Polish Immigrant said...

I emphasize with the renters. But why should home-owners be the only ones to pay. In my case, my 4 children will never (ok, it's very unlikely) attend public schools. Yet I pay property taxes that pay for some of those renters' children's education. Is that fair?

terry said...

The problem in Michigan is that rental property is taxed for schools at four times the rate homeowners pay, so in no way can anyone argue that homeowners there are paying their fair share to educate their children.

Also, the National Multi Housing Council (an organization of large apartment owners) says that apartments generate about 36 school kids per 100 households, while single family homes generate about 55 school kids per 100 households. (Not a perfect divide of rental and owner-occ, but pretty good.)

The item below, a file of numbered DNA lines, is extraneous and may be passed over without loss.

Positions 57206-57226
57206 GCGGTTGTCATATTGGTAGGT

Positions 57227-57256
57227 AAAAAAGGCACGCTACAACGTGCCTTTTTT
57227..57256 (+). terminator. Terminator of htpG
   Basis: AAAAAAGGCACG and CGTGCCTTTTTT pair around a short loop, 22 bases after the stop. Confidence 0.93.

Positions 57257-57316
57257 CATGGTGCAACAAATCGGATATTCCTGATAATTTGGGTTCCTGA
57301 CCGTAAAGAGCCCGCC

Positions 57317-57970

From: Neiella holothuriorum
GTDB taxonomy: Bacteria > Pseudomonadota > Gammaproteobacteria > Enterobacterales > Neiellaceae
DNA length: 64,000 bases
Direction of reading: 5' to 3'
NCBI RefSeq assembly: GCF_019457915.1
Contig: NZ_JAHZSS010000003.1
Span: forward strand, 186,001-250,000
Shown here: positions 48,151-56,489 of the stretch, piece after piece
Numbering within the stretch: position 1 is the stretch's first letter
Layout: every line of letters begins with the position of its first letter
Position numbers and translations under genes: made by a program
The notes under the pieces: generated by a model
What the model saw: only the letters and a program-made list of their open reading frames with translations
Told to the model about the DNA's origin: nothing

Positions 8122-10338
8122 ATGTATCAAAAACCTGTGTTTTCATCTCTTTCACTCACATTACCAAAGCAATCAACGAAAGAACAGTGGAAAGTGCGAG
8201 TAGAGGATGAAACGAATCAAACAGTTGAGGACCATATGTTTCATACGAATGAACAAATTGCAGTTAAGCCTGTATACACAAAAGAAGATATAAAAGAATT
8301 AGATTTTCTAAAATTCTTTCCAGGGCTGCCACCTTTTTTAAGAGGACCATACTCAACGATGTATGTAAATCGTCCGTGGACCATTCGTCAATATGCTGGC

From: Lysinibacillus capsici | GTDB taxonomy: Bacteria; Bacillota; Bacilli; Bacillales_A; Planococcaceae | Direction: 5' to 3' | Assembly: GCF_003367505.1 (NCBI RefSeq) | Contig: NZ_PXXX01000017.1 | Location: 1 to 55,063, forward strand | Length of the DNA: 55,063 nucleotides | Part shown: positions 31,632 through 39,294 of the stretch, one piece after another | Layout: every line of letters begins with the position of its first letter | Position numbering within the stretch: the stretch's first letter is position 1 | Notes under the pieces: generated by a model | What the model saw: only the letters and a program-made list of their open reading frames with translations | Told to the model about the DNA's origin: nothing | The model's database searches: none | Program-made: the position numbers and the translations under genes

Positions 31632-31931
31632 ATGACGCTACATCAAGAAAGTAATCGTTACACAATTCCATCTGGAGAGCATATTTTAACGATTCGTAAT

Buying a home is a top priority for familkies with children. People without children are much more likely to rent.

Most states have higher prop taxes on rentals than on owner-occ homes. Funny how conservatives aren't complaining about THAT redistribution.

Bobkatt said...

Terry, I guess I see your point. Taxing rentals 4 times as much as single family dwellings doesn't seem constitutional no matter what party lives in them. In that way I assume you are comparing that to taxing smokers more to fund something that non-smokers benefit from. Neither one seems equitable. In the case of cigs. they have even given up trying to make the case that the revenue is offset the cost of smokers themselves.